China Unveils Ambitious Reforms to Streamline Entry for Foreign Businesses


The Chinese government is signaling a softer position on formerly stringent data regulations, as part of recent efforts to alleviate regulation for businesses, particularly foreign ones. China has strengthened its data collection and export laws over the past few years. Due to the ambiguity of terms such as “important data,” foreign businesses have found it difficult to conform, if not to operate. In a proposed update, the Cyberspace Administration of China (CAC) has stated that no government supervision is required for data exports if regulators have not deemed the data “important.” According to proposed regulations released late on September 28, a day before the nation’s eight-day holiday, this is the case. The comment period ends on October 15.

The European Union Chamber of Commerce in China said in a statement to CNBC: “The release of the draft is viewed as a positive signal from the Chinese government that it is listening to business concerns and is willing to take action to address them.”

EU Chamber: “The draft regulation alleviates some of the difficulties associated with cross-border data transfer and personal information protection by specifying a list of exemptions to relevant obligations and by providing more clarity on how data handlers can verify what authorities consider to be ‘important data’.”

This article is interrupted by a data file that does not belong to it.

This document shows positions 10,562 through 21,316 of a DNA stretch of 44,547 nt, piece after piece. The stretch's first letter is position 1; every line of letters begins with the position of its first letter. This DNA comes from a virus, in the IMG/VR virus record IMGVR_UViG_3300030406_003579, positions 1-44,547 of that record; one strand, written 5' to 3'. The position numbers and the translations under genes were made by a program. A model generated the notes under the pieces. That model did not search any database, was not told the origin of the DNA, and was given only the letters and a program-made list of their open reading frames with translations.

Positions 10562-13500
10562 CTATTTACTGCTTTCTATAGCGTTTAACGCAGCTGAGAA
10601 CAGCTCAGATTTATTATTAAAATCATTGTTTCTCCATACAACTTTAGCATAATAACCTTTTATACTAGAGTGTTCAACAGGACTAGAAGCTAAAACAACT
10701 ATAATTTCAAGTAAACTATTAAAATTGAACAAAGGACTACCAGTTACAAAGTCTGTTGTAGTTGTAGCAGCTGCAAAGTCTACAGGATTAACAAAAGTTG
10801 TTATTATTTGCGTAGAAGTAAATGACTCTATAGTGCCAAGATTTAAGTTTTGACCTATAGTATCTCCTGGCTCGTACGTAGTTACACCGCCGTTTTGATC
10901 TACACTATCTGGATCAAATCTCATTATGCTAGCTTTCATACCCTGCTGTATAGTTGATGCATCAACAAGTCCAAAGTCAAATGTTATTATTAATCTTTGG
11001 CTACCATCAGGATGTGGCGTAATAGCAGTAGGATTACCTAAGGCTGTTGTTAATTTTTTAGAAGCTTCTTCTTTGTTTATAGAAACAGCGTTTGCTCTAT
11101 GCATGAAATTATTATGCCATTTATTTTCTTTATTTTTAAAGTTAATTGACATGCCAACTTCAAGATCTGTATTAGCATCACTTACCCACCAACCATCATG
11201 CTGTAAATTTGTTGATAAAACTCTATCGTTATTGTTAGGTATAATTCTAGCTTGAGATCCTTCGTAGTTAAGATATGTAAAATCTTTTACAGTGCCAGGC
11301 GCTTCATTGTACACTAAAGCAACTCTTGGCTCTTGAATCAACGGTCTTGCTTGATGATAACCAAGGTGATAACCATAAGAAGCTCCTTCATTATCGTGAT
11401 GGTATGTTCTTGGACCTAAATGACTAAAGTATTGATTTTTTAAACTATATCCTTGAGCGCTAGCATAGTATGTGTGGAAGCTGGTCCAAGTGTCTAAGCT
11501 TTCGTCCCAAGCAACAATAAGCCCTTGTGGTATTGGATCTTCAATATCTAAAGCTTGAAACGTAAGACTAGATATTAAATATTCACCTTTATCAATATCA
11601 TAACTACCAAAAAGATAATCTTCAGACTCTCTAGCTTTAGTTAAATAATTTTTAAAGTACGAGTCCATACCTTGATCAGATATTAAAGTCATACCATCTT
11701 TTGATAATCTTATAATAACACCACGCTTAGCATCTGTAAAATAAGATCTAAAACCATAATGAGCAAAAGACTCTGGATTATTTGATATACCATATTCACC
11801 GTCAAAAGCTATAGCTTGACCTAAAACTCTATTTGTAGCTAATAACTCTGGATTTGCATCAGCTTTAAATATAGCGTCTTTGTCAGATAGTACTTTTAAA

The EU Chamber and other business organizations have advocated for improved operating conditions with the Chinese government. The cybersecurity regulator’s proposed rules also state that data generated during international trade, academic cooperation, manufacturing, and marketing may be exported without government supervision so long as they do not contain personal information or “important data.”

“This is a small but significant step for Beijing to demonstrate its commitment to facilitating cross-border data flows to improve the investment climate,” Reva Goujon, director of China Corporate Advisory at Rhodium Group, wrote in an email on Friday.

The proposed adjustments reflect “Beijing’s realization that its data sovereignty ideals come with steep economic costs,” as stated by Goujon.

“Multinational corporations cannot operate in extreme ambiguity regarding what will be deemed ‘important data’ today versus tomorrow and whether their operations will halt due to a political whim by CAC regulators, particularly in data-intensive industries that Beijing is counting on to fuel new growth.”

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Greater regulatory transparency for business?

Since April, China’s economic recovery from Covid-19 has slowed. The news of a few searches on foreign consultancies earlier this year, prior to the implementation of an updated anti-espionage law, increased multinationals’ uncertainty.

“When economic times were good, Beijing felt confident in asserting a stringent data security regime in the footsteps of the EU and with the US lagging behind in this regulatory realm (for example, heavy state oversight of cross-border data flows and strict data localization requirements),” said the Rhodium Group’s Goujon.